Case Number: H00WJ128
In the County Court at Walsall
18 October 2022
His Honour Judge Boora
MR J GALE appeared on behalf of the Claimant
NO APPEARANCE by or on behalf of the Defendant
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- I now move to pass sentence. Sending somebody to prison is a big step. But it is a necessary step where one has been guilty, as the Defendant has in this case, of a flagrant breach of a court order. Should I sentence the Defendant to a term of imprisonment? This is a financial case. It involves a breach of an order which requires the Defendant to send information to the other party. This is to facilitate the sale of a property. One could argue that breach of such a requirement should never be met with a sentence of imprisonment; because it is a civil matter involving property and money.
- However, there is a public interest in ensuring orders are obeyed. Furthermore, the Court in this case made it clear to the Defendant that it was taking the matter seriously. The case came before His Honour Judge Mithani on 31st August 2022. If the Defendant, up to that point, was not aware that there could be serious consequences if he did not comply with the requirements, the terms of the 31st August order would have enlightened him. The judge listed the matter for today. I am satisfied that the Defendant knows of Judge Mithani’s order, and therefore, of today’s hearing. I was shown an email sent on behalf of the Defendant which clearly reveals that he knows of the order. Despite this, he has failed to attend today. I have also looked through the Claimant’s affidavit. Repeated attempts were made to get the Defendant to comply, but to no avail.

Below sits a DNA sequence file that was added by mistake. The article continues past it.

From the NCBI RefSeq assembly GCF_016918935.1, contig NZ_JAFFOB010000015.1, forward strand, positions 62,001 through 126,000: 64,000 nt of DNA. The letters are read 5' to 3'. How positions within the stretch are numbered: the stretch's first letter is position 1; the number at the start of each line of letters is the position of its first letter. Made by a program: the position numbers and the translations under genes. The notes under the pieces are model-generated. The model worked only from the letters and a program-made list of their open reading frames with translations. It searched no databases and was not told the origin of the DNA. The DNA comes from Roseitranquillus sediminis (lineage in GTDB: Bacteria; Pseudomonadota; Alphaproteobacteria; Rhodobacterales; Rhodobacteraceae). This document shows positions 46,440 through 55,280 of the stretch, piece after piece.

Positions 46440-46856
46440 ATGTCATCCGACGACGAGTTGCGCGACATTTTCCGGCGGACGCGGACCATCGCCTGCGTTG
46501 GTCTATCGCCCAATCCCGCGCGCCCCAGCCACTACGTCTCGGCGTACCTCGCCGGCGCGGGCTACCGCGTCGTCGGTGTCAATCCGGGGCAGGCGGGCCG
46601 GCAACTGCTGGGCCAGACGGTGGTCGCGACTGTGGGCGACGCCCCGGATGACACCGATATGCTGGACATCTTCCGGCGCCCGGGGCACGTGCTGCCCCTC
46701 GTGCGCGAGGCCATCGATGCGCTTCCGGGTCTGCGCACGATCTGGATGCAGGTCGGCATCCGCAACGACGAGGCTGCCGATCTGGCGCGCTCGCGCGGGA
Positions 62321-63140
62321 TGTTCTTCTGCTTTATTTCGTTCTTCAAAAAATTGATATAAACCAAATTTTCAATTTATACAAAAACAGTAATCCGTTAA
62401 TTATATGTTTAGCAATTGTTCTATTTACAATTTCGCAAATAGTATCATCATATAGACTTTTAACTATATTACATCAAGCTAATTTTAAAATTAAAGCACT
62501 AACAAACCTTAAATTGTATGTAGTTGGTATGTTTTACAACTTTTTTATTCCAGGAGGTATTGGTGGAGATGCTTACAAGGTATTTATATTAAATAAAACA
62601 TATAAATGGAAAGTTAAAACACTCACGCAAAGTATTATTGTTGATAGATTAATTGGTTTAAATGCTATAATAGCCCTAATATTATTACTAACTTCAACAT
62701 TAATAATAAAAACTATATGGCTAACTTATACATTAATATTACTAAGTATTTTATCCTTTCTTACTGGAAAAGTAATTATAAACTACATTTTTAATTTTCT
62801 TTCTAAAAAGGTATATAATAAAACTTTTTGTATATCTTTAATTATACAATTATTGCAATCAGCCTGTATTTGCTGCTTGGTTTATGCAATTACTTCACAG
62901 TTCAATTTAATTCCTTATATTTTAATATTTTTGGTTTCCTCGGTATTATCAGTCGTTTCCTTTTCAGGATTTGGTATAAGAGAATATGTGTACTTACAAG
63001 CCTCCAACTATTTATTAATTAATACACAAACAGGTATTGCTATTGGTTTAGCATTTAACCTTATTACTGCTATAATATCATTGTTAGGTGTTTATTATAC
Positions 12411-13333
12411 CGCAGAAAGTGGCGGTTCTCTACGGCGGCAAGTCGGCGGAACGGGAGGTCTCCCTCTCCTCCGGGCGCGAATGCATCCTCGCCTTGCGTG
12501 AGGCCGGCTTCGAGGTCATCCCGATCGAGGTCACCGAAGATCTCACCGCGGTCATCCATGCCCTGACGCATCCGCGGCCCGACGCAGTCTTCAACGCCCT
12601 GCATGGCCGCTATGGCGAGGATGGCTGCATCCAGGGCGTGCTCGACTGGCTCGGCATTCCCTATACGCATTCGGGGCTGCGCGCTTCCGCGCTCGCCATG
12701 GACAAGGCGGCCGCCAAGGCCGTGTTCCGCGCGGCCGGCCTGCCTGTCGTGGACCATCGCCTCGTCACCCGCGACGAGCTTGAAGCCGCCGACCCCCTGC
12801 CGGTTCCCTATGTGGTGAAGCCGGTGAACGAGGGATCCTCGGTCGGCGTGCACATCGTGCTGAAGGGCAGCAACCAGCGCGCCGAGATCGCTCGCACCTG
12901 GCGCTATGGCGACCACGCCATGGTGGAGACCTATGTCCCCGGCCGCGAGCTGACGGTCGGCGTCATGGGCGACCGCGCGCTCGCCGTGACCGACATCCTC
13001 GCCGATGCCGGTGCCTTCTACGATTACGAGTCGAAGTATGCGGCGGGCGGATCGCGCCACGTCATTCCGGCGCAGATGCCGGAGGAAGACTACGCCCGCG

- What should be my sentence? I am satisfied that a sentence of imprisonment is justified. The breach is egregious. How long should the term be? Are there matters which would put this case in the category of requiring months or weeks? Arguably, yes. There has been a flagrant breach on the part of the Defendant. Repeated requests were made to persuade him to comply. His failure has led to costs and delay. However, I need to step back and approach this matter dispassionately. I need to look at the purpose of the order. The purpose of the order is to facilitate a sale. There are other proceedings, possession proceedings, which are currently progressing. Ultimately, the Claimant will achieve what she wants through those proceedings. Once she secures possession, she can sell the property as she wishes. The Claimant can recover her costs from the proceeds of sale. Therefore, the underlying purpose of the order can be secured via another means.
- This application was not made in order to facilitate the sale of the property. Counsel for the Claimant made clear that it was brought to ensure the Defendant was punished. There is nothing wrong with that. A Defendant who breaches a court order with a penal notice must know that he faces the risk of imprisonment. What should the sentence be? Other than the fact that he has failed to comply, despite repeated requests, in my view there are no other aggravating features. Learned counsel for the Claimant has brought to my attention other examples where the Defendant has acted unreasonably and obstructed the sale of this property. In my view, they are irrelevant to sentence. I need to sentence the Defendant on the breach. The breach, I remind myself, involves the failure to sign documentation and return it to solicitors.
- In my view, taking everything in the round, the appropriate sentence of imprisonment should be one of seven days. The prison sentence will be immediate. The Defendant has not attended to draw my attention to matters that might justify suspension.
End of Judgment.